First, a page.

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Dolen Perkins Valdez reads from Wench
Northwest African American Museum
Seattle, WA
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Dolen Perkins Valdez reads from Wench
Tawawa House in many respects is like any other American resort before the Civil War. Situated in Ohio, this idyllic retreat is particularly nice in the summer when the Southern humidity is too much to bear. The main building, with its luxurious finishes, is loftier than the white cottages that flank it, but then again, the smaller structures are better positioned to catch any breeze that may come off the pond. And they provide more privacy, which best suits the needs of the Southern white men who vacation there every summer with their black, enslaved mistresses. It's their open secret.

Lizzie, Reenie, and Sweet are regulars at Tawawa House. They have become friends over the years as they reunite and share developments in their own lives and on their respective plantations. They don't bother too much with questions of freedom, though the resort is situated in free territorybut when truth-telling Mawu comes to the resort and starts talking of running away, things change.

To run is to leave behind everything these women value mostfriends and families still down Southand for some it also means escaping from the emotional and psychological bonds that bind them to their masters. When a fire on the resort sets off a string of tragedies, the women of Tawawa House soon learn that triumph and dehumanization are inseparable and that love exists even in the most inhuman, brutal of circumstancesall while they are bearing witness to the end of an era.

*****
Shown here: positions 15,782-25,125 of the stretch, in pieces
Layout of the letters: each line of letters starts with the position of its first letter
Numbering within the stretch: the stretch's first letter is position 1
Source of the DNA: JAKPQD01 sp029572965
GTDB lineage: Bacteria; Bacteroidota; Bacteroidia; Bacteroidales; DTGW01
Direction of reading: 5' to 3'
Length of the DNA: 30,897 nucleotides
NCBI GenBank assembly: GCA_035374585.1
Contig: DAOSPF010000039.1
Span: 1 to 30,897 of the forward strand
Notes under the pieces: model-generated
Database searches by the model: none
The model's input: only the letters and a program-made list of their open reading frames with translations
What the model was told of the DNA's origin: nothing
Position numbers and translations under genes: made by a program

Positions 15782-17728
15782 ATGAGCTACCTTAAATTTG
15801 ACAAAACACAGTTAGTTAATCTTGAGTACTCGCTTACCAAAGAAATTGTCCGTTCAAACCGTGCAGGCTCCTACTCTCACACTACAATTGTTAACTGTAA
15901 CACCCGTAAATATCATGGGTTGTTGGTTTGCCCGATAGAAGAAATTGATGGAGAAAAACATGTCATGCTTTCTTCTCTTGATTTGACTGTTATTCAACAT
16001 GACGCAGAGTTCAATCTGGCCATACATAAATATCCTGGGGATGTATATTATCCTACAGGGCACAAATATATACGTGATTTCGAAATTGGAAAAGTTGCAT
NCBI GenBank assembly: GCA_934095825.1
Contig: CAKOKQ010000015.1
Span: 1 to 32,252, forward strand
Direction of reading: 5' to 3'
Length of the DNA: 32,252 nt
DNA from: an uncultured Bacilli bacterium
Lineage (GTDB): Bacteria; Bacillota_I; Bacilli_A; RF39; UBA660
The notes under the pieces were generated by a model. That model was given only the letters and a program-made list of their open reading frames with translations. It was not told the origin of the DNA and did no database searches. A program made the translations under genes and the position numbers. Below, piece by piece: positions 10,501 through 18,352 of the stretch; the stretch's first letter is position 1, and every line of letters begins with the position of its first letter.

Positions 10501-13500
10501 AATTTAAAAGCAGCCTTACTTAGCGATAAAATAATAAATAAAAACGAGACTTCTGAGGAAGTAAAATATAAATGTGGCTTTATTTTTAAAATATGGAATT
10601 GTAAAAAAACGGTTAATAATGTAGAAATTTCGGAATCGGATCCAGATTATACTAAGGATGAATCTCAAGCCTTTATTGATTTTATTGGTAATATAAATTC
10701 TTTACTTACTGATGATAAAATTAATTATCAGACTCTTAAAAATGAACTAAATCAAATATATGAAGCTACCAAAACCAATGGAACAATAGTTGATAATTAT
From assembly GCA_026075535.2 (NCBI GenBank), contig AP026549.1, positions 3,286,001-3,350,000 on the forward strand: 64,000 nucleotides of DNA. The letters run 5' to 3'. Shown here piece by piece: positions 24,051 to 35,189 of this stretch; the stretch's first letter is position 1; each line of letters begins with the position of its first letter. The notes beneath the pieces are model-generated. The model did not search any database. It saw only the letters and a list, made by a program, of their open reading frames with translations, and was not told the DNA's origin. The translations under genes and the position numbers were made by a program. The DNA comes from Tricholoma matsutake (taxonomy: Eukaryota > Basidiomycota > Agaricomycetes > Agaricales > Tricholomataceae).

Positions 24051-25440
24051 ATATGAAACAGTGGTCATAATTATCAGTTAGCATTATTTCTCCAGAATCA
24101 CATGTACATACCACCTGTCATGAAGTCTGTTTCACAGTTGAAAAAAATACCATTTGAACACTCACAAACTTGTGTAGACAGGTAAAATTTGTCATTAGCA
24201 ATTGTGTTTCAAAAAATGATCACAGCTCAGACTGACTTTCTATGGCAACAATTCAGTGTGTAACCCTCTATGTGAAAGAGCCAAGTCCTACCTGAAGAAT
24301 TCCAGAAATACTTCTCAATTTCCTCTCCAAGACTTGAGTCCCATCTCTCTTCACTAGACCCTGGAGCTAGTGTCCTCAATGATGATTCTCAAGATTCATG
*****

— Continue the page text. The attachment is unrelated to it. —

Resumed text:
An engaging, page-turning, and wholly original novel, Wench explores, with an unflinching eye, the moral complexities of slavery.

Dolen Perkins-Valdez's fiction and essays have appeared in The Kenyon Review, African American Review, North Carolina Literary Review, and the Richard Wright Newsletter. Born and raised in Memphis, a graduate of Harvard, and a former University of California President's Postdoctoral Fellow, Perkins-Valdez teaches creative writing at the University of Puget Sound. She splits her time between Washington, D.C. and Seattle, Washington. This is her first novel.

Co-Presented by Elliott Bay Book Company

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Northwest African American Museum
2300 S Massachusetts St
Seattle, WA 98144
United States


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